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Astronomers Detect Cosmic Radio Bursts from Outside Our Galaxy

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Scientists have announced that they discovered the first cosmic radio bursts from outside of the Milky Way. It is not known where the bursts came from, but they are often produced when stars explode or merge into one another.

Radio bursts are quick spikes of light from a point in the sky. They are of longer wavelengths. Scientists discovered a single radio burst six years ago but they were not sure if it came from our galaxy.

NASA detected four radio bursts in total that came from billions of light years away, far off from our galaxy.

They published the discovery in the most recent issue of Science and includes explanations from an international team. The bursts were observed in Parkes Observatory in Australia.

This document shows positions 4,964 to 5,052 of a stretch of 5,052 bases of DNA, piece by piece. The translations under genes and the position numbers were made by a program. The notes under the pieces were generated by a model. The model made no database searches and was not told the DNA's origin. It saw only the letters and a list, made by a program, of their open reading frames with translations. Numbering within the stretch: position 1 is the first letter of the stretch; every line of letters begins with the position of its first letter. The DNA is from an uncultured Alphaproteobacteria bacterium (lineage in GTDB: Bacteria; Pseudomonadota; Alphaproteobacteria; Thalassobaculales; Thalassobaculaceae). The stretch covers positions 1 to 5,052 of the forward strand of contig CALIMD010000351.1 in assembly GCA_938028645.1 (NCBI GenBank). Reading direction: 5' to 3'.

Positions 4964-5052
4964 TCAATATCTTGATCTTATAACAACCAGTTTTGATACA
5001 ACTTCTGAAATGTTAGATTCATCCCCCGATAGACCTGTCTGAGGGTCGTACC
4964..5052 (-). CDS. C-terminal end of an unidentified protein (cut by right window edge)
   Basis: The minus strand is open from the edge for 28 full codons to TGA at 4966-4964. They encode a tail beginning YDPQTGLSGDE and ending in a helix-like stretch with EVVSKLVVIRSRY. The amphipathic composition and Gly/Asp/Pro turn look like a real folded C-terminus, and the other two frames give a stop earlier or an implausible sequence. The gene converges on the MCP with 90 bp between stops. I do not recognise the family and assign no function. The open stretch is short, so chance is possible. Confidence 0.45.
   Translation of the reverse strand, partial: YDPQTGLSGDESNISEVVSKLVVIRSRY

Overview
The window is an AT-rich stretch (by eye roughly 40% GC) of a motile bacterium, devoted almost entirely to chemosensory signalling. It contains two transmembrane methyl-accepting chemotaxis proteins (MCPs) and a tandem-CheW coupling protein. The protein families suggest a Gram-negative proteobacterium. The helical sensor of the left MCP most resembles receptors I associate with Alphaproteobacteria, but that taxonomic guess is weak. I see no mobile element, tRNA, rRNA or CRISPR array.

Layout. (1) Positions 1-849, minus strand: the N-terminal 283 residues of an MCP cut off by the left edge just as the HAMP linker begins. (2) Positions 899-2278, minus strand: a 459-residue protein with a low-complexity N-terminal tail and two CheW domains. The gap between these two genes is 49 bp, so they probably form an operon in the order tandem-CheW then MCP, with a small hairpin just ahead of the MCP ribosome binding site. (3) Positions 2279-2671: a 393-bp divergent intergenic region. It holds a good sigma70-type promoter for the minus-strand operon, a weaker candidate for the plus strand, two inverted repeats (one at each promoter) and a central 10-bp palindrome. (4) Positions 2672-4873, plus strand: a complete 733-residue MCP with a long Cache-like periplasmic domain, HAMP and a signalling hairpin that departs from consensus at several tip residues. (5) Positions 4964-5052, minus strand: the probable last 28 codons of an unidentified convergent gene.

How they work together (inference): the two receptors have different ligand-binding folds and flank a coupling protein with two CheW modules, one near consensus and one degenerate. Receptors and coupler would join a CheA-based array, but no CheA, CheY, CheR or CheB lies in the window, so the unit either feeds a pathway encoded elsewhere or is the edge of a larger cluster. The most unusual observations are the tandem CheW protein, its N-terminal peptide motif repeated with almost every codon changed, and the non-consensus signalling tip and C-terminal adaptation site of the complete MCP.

"The radio bursts last for just a few milliseconds and the farthest one that was detected was 11 billion light years away," Dan Thorton, who headed the study, said. "You have to look at the sky for a very long time to find these. The reason that we're detecting them now is we've simply looked long enough."

Simon Johnston, research team member, said, "Staggeringly, we estimate there could be one of these flashes going off every ten seconds somewhere in the sky. With the ability to detect these very fast sources we are opening up a whole new area of astrophysics."

They are continuing to scan the sky for more cosmic radio bursts outside of the galaxy.

Sources: Inquisitr